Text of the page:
Dir: Kirby Dick. US. 2014. 102mins

The Hunting Ground

The Hunting Ground is Kirby Dick’s j’accuse on the plague of sexual abuse at American universities. Troubling and thorough, it won’t generate much school spirit.  Arriving in the wake of The Invisible War, Dick’s 2012 film about rampant sexual predation in the US military, The Hunting Ground takes a somber tone, and delivers alarming testimony and statistics. 

Befitting the film’s blunt style, Dick hammers at fraternities where alcohol fuels male group predation and at the sports businesses that many universities have become.

The uncompromising film is a rallying cry for its cause, and may find its most passionate public at the very institutions that it condemns.  Exposure on CNN could boost the doc and the struggling cable network. Television outside the US may leap at this one for its glaring revelations of violence and hypocrisy at venerable places.

Hypocrisy is in the air as the film begins with American teenagers receiving acceptance letters from universities, with Elgar’s Pomp and Circumstance in the background.

This film’s cinema is more factual than incandescent, but the charges are incendiary. Chilling statistics are presented in text – college students face a high risk of sexual assault. Often the aggressors are repeat offenders who are punished rarely and lightly. Athletes who rape or abuse women tend to protected. Universities discourage victims from talking or going to the police.

US media call the huge problem an epidemic, but the individual stories of the rare women who came forward are the core of Dick’s film. Two women from the University of North Carolina, both raped on campus, give gripping testimony of their experiences and form an advocacy group that the doc follows.

In another grim account, a woman at the companion college of the Notre Dame University tells of being raped by a football player, who remains on the team as her complaint is shunted aside. School officials don’t comment, yet former administrators stress that universities, even Catholic ones, seek to minimize any attention to sexual crimes, for fear of losing crucial donations from alumni. Money talks, and here money also silences. 

Befitting the film’s blunt style, Dick hammers at fraternities where alcohol fuels male group predation and at the sports businesses that many universities have become.  A case history that crystallises the scandal comes from a young student who speaks on camera of being the victim of one of the country’s most prominent college athletes.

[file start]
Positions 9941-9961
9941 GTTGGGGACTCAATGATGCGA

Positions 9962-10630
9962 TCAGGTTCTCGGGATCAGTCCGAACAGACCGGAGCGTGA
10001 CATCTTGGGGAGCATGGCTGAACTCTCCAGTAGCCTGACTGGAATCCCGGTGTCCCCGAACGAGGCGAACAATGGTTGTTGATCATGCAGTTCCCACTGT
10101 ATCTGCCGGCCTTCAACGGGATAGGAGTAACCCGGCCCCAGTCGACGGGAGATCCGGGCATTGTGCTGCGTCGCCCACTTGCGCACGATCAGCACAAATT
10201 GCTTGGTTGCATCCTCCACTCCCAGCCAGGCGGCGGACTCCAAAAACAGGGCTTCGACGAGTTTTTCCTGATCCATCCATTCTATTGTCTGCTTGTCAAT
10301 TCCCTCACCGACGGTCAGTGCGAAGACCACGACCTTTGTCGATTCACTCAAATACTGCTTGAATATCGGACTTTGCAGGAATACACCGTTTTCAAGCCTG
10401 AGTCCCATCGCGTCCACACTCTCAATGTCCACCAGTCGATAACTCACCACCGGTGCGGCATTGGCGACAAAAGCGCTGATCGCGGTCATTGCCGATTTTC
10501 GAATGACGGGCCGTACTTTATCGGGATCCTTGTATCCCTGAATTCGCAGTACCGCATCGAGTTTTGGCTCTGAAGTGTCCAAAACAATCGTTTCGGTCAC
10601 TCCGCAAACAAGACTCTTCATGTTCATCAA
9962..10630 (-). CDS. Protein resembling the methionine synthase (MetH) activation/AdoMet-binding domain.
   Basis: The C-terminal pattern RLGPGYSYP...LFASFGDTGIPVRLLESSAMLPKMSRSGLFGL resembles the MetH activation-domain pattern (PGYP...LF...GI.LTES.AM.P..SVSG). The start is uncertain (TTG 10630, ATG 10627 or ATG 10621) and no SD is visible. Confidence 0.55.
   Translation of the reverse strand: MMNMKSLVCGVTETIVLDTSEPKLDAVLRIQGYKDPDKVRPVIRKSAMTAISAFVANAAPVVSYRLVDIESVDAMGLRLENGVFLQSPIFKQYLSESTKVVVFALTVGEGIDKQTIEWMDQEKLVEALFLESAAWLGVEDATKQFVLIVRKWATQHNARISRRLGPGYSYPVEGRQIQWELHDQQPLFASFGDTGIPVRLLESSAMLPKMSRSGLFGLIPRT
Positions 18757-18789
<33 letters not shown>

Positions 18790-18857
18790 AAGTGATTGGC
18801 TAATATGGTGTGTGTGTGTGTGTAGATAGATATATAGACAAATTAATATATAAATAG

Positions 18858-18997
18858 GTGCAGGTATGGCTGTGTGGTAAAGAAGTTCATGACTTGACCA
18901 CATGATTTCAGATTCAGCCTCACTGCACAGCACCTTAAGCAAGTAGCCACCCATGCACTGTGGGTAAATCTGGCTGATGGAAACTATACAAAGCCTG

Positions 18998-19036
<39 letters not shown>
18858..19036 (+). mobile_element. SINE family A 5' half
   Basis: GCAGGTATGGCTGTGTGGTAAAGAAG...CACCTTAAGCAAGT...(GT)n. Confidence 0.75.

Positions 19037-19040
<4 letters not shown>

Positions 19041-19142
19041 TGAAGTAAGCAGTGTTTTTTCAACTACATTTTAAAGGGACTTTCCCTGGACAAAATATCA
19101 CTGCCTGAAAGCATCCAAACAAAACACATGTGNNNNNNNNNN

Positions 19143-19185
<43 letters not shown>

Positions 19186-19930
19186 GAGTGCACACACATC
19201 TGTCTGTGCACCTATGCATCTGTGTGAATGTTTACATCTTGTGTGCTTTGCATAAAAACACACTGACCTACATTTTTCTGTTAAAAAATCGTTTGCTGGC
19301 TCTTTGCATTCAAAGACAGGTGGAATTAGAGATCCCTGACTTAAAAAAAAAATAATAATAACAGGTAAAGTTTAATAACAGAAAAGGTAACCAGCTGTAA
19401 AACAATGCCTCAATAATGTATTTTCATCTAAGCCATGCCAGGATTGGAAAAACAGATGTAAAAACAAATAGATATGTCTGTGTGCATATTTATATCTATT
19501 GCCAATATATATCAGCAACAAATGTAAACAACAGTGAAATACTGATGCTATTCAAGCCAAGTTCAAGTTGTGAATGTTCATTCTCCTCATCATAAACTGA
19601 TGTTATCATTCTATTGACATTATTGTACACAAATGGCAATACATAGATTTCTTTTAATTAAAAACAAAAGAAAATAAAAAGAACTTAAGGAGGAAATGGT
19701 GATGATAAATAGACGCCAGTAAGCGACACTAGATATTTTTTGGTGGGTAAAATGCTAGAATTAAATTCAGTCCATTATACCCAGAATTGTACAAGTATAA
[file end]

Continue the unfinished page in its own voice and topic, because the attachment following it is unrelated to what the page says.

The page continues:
The woman, Erica Kinsman, charged that Florida State University’s star quarterback, Jameis Winston, drugged her in a bar and assaulted her in an apartment as his friends watched. Police response was begrudgingly slow, but Winston’s DNA was eventually found in her rape kit. After an investigation (by a detective who raises funds for FSU athletics), Florida State took no measures against Winston. Nor did a local prosecutor, who says on camera that he lacked evidence to bring charges. Winston is now poised to enter the National Football League with a huge contract.

For coming forward, Winston’s accuser was abused again on the Internet and by television sports journalists, with a public cruelty that went beyond the tawdry standards of victim-blaming exposed in the doc.

The Hunting Ground is emphatic, even zealous, in its insistence that those standards change. Its poignant stories ensure that the parade of abuse charges doesn’t become a statistical monotone.

Yet the film has tics that might irk skeptics. Victim of campus violence call themselves survivors, a term that some might find overstated. When they tell their stories, it’s clear why they use that term.  Also, Dick does not address widely reported accounts of rape at the University of Virginia and Duke University that have since been discredited, undermining debate on campus sex abuse.  Still, the broader statistics corroborate what the victims recount. 

Dozens of university presidents declined to be interviewed for The Hunting Ground. Now that the film is out, keeping quiet may no longer be an option.

Production companies, backers:  CNN Films, Regina K. Scully, Paul Blavin, CanalPlus, Cuomo Cole Productions, Minerva Productions, Impact Partners, ro*co films

International sales: ro*co films, www.rocofilms.com

Producer: Amy Ziering

Executive producers: Dan Cogan, Geralyn White Dreyfous, Jennifer Siebel Newsom, Nicole Boxer, Jacki Zehner, Sarah Johnson, Barbara Dobkin, Ted Dintersmith, Elizabeth Hazard Dintersmith, Julie Lépinard, Sébastien Lépinard, Anne O’Shea, Brian Quattrini, Wendy Schmidt, Julie Smolyansky, Maria Cuomo Cole, Mark Gerson, Barbara Gerson, Sukey Novogratz, Bob Compton, Ruth Ann Harnisch, Amy Blavin, Paul Blavin, Regina K. Scully, Amy Entelis, Vinnie Malhotra, Tom Quinn, Jason Janego

Cinematographers: Thaddeus Wadleigh, Aaron Kopp

Editors: Doug Blush, Derek Boonstra, Kim Roberts

Music: Miriam Cutler